It’s been a while since I have read a diplomatic memoir, so I’m particularly looking forward to seeing how Khalilzad treats Afghanistan’s early post-Taliban years, given that he personally is a bridge from the Reagan policy of supporting the anti-Soviet mujahedin to the toppling of the Taliban in the aftermath of 9/11 and helping to organize the new Afghan state. Khalilzad is also, of course, an Afghan by birth, giving him greater insight into that country’s complex political and social divisions than most American diplomats could muster.

    I will give The Envoy a formal review in the future but Khalizad has given a synopsis of where he thinks American policy went awry in Afghanistan over at Thomas E. Rick’s Best Defense blog.

    Small Wars and Big Thoughts

    Saturday, March 19th, 2016

    [by Mark Safranski / “zen“]


    U.S. Marines display captured flag of Nicaraguan rebels led by Augusto Cesar Sandino

    While pop-centric COIN may be dead, small wars and irregular warfare will always be with us. We might say they are in the fourth or fifth generation; are an open-source insurgency; or have become “hybrid“; or exist in some kind of mysteriousgray zone“. Whatever we call them, small wars are here to stay.

    Two recent publications explore the topic.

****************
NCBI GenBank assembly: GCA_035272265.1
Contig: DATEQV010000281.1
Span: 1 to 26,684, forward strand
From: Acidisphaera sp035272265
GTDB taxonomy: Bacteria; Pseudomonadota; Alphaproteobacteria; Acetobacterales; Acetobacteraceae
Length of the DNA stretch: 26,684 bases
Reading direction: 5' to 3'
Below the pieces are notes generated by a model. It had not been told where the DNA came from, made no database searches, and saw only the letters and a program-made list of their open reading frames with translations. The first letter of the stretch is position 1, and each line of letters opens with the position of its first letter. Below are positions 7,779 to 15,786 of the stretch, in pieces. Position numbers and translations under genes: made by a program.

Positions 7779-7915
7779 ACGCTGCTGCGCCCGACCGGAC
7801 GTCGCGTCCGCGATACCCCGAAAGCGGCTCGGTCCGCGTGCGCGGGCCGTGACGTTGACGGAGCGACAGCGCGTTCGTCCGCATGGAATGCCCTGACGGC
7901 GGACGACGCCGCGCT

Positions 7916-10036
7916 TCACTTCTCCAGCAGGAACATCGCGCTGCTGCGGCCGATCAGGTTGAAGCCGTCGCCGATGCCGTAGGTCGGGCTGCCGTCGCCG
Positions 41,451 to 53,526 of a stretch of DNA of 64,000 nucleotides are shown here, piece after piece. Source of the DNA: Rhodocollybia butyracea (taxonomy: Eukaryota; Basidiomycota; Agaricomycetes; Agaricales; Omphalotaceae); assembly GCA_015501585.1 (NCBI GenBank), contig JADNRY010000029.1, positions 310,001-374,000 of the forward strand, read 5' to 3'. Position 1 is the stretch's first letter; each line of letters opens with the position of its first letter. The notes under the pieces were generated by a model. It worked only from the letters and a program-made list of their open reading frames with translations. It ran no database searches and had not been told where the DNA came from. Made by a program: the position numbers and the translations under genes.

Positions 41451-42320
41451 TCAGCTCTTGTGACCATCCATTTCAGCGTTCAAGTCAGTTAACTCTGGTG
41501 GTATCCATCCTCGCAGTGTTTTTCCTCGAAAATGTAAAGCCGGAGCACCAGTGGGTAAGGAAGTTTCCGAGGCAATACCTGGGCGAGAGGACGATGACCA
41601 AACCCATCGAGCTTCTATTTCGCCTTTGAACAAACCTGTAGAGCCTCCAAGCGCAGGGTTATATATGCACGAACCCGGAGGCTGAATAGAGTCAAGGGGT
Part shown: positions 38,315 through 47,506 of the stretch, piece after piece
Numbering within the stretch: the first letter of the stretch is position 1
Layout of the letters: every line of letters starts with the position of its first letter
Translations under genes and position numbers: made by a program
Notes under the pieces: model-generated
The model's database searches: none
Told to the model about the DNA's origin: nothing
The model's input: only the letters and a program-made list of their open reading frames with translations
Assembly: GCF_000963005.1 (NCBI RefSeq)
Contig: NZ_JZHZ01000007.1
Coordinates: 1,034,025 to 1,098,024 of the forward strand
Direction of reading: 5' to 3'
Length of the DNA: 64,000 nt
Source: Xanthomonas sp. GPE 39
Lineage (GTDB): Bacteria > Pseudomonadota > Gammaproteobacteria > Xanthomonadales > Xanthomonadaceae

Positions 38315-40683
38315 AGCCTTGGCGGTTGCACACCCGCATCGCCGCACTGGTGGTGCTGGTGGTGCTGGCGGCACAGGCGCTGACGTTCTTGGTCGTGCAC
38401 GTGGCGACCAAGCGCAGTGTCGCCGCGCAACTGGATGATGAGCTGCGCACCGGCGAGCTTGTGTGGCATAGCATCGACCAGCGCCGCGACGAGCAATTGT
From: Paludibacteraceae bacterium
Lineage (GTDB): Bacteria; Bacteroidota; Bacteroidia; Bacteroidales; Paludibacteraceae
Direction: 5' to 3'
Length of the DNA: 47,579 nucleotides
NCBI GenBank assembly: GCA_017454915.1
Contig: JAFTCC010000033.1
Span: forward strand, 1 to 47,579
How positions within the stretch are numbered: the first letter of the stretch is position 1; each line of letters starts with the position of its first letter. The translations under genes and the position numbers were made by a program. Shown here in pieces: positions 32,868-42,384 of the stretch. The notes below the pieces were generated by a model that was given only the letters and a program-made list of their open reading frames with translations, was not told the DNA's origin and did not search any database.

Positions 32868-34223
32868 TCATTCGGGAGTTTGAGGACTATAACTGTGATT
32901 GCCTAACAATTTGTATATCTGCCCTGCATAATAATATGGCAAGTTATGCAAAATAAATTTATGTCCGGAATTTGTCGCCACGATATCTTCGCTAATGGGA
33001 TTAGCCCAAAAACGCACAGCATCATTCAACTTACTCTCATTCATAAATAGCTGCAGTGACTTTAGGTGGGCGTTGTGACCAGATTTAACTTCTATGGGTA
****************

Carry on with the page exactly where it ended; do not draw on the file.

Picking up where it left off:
The first is a taxonomic work from Robert Bunker at the Strategic Studies Institute:

    Old and New Insurgency Forms

    ….Blood Cultist (Emergent). Strategic implications:  Limited to moderate. This insurgency form can be viewed as a mutation of either radical Islam and/or rampant criminality, as found in parts of Latin America and Africa, into dark spirituality based on cult-like behaviors and activities involving rituals and even human sacrifice. To respond to this insurgency form, either federal law enforcement or the military will be the designated lead depending on the specific international incident taking place. An all-of-government approach will be required to mitigate and defeat this insurgency form, which has terrorism (and narco-terrorism) elements that represent direct threats—especially concerning the Islamic State—to the U.S. homeland […]

    I strongly agree with Bunker’s “dark spirituality” angle present in deviant religious-military movements. For example, ISIS, for all its protestations of ultra-orthodoxy in its Salafism exudes a spirit of protean paganism in its words and deeds.